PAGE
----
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Elementary Science Education

Concept of how the eye functions

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      Bernard Nebel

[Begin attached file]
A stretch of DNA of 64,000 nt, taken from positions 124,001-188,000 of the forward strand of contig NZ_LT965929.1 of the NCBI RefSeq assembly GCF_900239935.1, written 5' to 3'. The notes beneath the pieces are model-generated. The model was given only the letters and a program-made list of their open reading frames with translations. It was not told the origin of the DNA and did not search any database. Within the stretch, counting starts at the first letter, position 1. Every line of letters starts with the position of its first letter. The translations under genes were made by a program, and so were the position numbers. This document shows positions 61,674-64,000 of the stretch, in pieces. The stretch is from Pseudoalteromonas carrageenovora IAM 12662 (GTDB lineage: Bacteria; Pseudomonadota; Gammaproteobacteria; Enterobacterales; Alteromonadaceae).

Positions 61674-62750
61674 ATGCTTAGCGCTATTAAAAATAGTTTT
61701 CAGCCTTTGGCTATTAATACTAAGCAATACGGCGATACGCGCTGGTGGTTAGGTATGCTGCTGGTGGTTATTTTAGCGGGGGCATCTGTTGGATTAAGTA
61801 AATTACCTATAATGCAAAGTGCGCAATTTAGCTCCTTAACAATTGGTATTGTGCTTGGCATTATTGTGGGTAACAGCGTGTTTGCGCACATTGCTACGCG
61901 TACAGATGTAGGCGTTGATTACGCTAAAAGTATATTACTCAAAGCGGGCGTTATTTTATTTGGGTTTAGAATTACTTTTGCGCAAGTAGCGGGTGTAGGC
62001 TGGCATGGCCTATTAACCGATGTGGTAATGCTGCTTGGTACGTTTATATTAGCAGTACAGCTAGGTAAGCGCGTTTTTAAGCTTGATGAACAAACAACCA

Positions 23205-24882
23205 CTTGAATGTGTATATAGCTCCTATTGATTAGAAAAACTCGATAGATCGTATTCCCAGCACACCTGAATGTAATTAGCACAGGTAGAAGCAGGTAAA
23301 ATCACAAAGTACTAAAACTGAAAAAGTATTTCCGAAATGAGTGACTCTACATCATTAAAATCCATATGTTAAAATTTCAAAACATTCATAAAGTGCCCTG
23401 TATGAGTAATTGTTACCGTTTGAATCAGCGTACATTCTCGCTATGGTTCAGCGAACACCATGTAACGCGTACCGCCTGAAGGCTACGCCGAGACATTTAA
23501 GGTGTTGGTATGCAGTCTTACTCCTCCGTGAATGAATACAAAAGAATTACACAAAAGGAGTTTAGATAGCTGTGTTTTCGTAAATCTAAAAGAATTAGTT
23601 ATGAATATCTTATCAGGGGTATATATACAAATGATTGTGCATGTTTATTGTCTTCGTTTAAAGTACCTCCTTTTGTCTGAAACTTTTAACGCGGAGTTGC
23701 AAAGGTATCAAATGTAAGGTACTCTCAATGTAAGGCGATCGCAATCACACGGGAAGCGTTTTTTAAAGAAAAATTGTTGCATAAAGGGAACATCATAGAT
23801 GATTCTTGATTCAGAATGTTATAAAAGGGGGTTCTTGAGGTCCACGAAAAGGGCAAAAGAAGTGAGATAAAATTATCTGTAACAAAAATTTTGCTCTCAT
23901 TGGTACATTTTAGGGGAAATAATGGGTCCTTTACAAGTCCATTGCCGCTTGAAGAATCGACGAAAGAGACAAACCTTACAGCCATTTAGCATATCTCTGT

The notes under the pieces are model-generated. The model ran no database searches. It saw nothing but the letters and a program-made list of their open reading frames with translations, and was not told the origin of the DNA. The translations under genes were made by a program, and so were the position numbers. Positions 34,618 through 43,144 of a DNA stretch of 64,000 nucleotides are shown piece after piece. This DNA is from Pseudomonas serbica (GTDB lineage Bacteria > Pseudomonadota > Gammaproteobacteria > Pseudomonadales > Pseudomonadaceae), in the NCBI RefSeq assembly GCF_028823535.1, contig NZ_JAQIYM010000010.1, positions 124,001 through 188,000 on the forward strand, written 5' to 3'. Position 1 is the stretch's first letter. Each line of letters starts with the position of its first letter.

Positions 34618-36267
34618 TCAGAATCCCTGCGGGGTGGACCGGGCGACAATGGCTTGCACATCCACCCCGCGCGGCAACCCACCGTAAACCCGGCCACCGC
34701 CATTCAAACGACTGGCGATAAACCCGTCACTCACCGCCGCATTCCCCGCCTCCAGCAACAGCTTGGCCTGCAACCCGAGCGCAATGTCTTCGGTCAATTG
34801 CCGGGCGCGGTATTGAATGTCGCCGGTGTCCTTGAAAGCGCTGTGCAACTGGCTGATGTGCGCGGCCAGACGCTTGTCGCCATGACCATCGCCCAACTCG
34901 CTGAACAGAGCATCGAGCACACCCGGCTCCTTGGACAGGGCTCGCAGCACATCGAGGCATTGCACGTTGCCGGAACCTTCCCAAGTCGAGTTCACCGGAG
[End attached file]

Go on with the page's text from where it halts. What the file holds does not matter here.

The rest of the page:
To convey the basic way the eye functions, first demonstrate how a lens, e.g., a pocket magnifier, will cast an image of whatever is in front of it onto a piece of paper a sort short distance (one to two inches) behind it. This is the principle of the eye’s anatomy. The cornea and lens of the eye act as a single lens and cast an image of what is being looked at onto the retina at the back of eye. The retina of the eye is a bed of millions of photosensitive cells packed side by side. (Photosensitive means that the cell absorbs light and that absorbed light energy causes it to send nerve impulses according to the intensity and color of the light absorbed.) Thus each photosensitive cell in retina (a rod or cone) sends out nerve impulses according to the color and brightness of the light falling on that pixel of the image falling on it. The nerve impulses from the million or more rods and cones, each transmitting a code of impulses specifying the brightness and color of light falling in its pixel, travel down the bundle of nerves (the optic nerve) to the brain. The brain (by some mechanism not yet understood) translates these millions of nerve impulses from the eyes into our sensation of seeing. (Please relay questions that this brings up.)

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